Participants and Abstracts:

Tutorial overview: Auditory Displays, Durand R. Begault, Human Systems Integration Division, NASA Ames Research Center, Advanced Controls and Displays Group.

From the standpoint of communications engineering, the design of an integrated approach for the entirety of acoustic information that arrives at the ears of a user is referred to as an auditory display- including radio communications, synthetic speech, caution and warning, and confirmatory audio feedback. When properly designed, interactive auditory displays can provide situational awareness regarding the location, proximity and importance of multiple information streams, agents, and collaborators.

Tutorial overview: Spoken Dialogue Systems for Space and Lunar Exploration. Jim Hieronymus, NASA Ames Research Center.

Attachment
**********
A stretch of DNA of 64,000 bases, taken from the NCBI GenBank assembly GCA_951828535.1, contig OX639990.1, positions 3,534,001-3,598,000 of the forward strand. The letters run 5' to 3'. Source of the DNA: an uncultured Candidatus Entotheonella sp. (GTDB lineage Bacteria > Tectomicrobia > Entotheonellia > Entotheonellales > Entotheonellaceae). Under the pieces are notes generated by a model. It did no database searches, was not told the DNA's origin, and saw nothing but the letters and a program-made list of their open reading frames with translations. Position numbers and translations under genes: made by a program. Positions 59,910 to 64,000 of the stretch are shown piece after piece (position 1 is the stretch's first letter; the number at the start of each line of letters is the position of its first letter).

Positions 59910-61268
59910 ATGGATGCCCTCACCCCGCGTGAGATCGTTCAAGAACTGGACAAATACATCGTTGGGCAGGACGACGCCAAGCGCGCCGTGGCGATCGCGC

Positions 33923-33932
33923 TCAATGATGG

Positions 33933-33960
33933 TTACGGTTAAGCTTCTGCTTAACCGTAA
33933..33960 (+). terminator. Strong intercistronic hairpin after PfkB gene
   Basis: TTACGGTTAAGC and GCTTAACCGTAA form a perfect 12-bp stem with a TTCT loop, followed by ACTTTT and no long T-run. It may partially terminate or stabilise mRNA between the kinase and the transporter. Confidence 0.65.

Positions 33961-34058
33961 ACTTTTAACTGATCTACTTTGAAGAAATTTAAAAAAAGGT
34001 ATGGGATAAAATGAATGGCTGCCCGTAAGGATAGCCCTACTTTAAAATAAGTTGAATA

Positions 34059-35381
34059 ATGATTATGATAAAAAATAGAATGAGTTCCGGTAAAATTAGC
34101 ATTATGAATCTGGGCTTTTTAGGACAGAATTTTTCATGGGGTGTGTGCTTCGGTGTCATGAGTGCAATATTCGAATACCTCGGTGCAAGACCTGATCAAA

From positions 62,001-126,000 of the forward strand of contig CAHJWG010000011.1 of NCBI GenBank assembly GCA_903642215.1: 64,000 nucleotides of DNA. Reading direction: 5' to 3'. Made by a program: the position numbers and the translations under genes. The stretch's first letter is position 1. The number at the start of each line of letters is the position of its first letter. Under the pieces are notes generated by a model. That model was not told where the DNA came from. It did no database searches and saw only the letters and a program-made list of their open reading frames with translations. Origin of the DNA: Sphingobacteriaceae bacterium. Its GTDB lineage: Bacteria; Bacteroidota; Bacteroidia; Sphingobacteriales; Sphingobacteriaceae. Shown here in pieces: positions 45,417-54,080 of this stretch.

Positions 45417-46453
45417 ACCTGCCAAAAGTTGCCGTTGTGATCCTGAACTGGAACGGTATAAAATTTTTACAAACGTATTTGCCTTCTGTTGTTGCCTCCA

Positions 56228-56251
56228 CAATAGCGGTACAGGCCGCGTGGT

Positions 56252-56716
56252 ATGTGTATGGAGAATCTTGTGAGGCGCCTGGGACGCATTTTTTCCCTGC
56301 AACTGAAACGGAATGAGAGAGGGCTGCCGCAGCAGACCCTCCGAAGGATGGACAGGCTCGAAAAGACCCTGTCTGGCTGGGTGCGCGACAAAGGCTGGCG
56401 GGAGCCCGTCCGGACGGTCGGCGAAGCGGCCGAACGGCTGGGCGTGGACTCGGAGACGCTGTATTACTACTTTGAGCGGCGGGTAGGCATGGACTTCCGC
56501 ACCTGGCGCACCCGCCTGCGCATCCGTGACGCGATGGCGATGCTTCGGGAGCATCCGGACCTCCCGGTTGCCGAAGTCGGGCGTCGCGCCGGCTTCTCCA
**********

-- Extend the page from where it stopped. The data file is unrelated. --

Building spoken dialogue systems for space applications requires systems which are flexible, portable to new applications, robust to noise and able to discriminate between speech intended for the system and conversations with other astronauts and systems.  Our systems are built to be flexible by using general typed unification grammars for the language models which can be specialized using example data.  These are designed so that most sensible ways of expressing a request are correctly recognized semantically.  The language models are tuned with extensive user feedback and data if available.  Open microphone speech recognition is important to hands free, always available operation.   

Binaural and beam-forming auditory delivery systems for mission critical contexts, Peter Otto, MFA, Director, Sonic Arts Research and Development, Technology Director, UCSD California Institute for Telecommunications and Information Technology (Calit2) potto@ucsd.edu;  (822) 246 0311 (UCSD Office)